Obama encounters media skepticism

We live in an age of cynicism, so perhaps Barack Obama's vapidities will turn enough of the mainstream media into skeptics to burst his bubble a bit. After all, young people, the core of his enthusiastic and adulatory support, are alos prone to doubt the platitudes handed to them by anyone over 30.

Recently it is becoming almost intellectually cool to challenge Obama. The emotionalism of his supporters repels certain types of people. See this week's cover article in The Economist. The seduction phase is over; now we may face the prospect of living with this guy.

Mr Obama's voting record in the Senate is one of the most left-wing of any Democrat. Even if he never voted for the Iraq war, his policy for dealing with that country now seems to amount to little more than pulling out quickly, convening a peace conference, inviting the Iranians and the Syrians along and hoping for the best. On the economy, his plans are more thought out, but he often tells people only that they deserve more money and more opportunities. If one lesson from the wasted Bush years is that needless division is bad, another is that incompetence is perhaps even worse. A man who has never run any public body of any note is a risk, even if his campaign has been a model of discipline.

And the Obama phenomenon would not always be helpful, because it would raise expectations to undue heights. Budgets do not magically cut themselves, even if both parties are in awe of the president; the Middle East will not heal, just because a president's second name is Hussein. Choices will have to be made-and foes created even when there is no intention to do so. Indeed, something like that has already happened in his campaign. The post-racial candidate has ended up relying heavily on black votes (and in some places even highlighting the divide between Latinos and blacks).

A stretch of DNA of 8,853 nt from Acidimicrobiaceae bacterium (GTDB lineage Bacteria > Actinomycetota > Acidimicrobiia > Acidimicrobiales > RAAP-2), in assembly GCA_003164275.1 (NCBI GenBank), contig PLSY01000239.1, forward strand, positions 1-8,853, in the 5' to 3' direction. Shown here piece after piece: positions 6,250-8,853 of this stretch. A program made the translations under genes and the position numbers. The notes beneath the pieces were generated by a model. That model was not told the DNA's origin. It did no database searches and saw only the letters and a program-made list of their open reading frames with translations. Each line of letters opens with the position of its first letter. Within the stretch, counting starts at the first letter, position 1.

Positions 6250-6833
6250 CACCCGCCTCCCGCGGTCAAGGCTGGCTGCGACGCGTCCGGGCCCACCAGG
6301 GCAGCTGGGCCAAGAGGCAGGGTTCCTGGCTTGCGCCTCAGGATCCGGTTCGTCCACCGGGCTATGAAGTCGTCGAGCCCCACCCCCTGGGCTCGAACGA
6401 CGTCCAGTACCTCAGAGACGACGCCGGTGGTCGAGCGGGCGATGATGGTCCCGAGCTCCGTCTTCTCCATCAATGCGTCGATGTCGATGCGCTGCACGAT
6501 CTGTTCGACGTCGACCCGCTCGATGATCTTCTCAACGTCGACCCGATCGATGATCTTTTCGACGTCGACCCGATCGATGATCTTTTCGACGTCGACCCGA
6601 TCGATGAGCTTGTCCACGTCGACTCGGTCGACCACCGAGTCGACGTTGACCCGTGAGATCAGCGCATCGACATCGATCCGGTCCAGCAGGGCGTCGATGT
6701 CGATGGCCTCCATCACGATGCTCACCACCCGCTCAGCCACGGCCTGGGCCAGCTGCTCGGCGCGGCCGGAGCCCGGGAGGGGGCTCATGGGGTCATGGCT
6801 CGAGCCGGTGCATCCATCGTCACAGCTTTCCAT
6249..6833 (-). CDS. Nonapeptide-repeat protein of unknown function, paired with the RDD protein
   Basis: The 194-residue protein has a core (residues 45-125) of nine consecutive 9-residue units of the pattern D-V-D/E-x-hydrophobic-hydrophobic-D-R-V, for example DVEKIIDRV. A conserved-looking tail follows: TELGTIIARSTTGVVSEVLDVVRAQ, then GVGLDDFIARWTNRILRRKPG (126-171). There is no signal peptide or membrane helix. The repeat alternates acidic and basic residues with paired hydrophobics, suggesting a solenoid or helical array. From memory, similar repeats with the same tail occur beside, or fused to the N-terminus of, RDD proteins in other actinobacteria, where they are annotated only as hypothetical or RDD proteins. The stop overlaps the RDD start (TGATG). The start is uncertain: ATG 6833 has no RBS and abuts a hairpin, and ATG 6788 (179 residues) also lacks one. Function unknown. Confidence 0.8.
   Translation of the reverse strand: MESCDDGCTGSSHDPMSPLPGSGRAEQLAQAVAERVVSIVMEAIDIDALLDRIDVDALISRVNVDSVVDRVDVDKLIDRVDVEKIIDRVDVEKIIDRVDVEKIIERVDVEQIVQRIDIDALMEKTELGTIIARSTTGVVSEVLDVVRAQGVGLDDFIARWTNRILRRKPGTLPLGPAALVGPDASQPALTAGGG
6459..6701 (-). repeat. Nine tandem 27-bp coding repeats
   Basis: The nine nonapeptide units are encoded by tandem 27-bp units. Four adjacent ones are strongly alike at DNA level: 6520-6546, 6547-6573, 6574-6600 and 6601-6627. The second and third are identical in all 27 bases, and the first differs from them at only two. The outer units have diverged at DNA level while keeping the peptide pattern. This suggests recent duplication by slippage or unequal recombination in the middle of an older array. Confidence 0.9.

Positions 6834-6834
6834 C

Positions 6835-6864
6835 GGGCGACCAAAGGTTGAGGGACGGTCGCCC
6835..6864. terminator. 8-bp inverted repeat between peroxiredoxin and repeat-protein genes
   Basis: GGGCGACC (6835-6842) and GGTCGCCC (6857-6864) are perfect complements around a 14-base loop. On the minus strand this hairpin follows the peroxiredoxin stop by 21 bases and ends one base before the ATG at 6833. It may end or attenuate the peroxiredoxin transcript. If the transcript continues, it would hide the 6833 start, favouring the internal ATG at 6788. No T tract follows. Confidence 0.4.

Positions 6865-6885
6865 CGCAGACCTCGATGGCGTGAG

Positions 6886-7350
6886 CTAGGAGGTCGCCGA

We live in an age of cynicism, so perhaps Barack Obama's vapidities will turn enough of the mainstream media into skeptics to burst his bubble a bit. After all, young people, the core of his enthusiastic and adulatory support, are alos prone to doubt the platitudes handed to them by anyone over 30.

Recently it is becoming almost intellectually cool to challenge Obama. The emotionalism of his supporters repels certain types of people. See this week's cover article in The Economist. The seduction phase is over; now we may face the prospect of living with this guy.

Mr Obama's voting record in the Senate is one of the most left-wing of any Democrat. Even if he never voted for the Iraq war, his policy for dealing with that country now seems to amount to little more than pulling out quickly, convening a peace conference, inviting the Iranians and the Syrians along and hoping for the best. On the economy, his plans are more thought out, but he often tells people only that they deserve more money and more opportunities. If one lesson from the wasted Bush years is that needless division is bad, another is that incompetence is perhaps even worse. A man who has never run any public body of any note is a risk, even if his campaign has been a model of discipline.

And the Obama phenomenon would not always be helpful, because it would raise expectations to undue heights. Budgets do not magically cut themselves, even if both parties are in awe of the president; the Middle East will not heal, just because a president's second name is Hussein. Choices will have to be made-and foes created even when there is no intention to do so. Indeed, something like that has already happened in his campaign. The post-racial candidate has ended up relying heavily on black votes (and in some places even highlighting the divide between Latinos and blacks).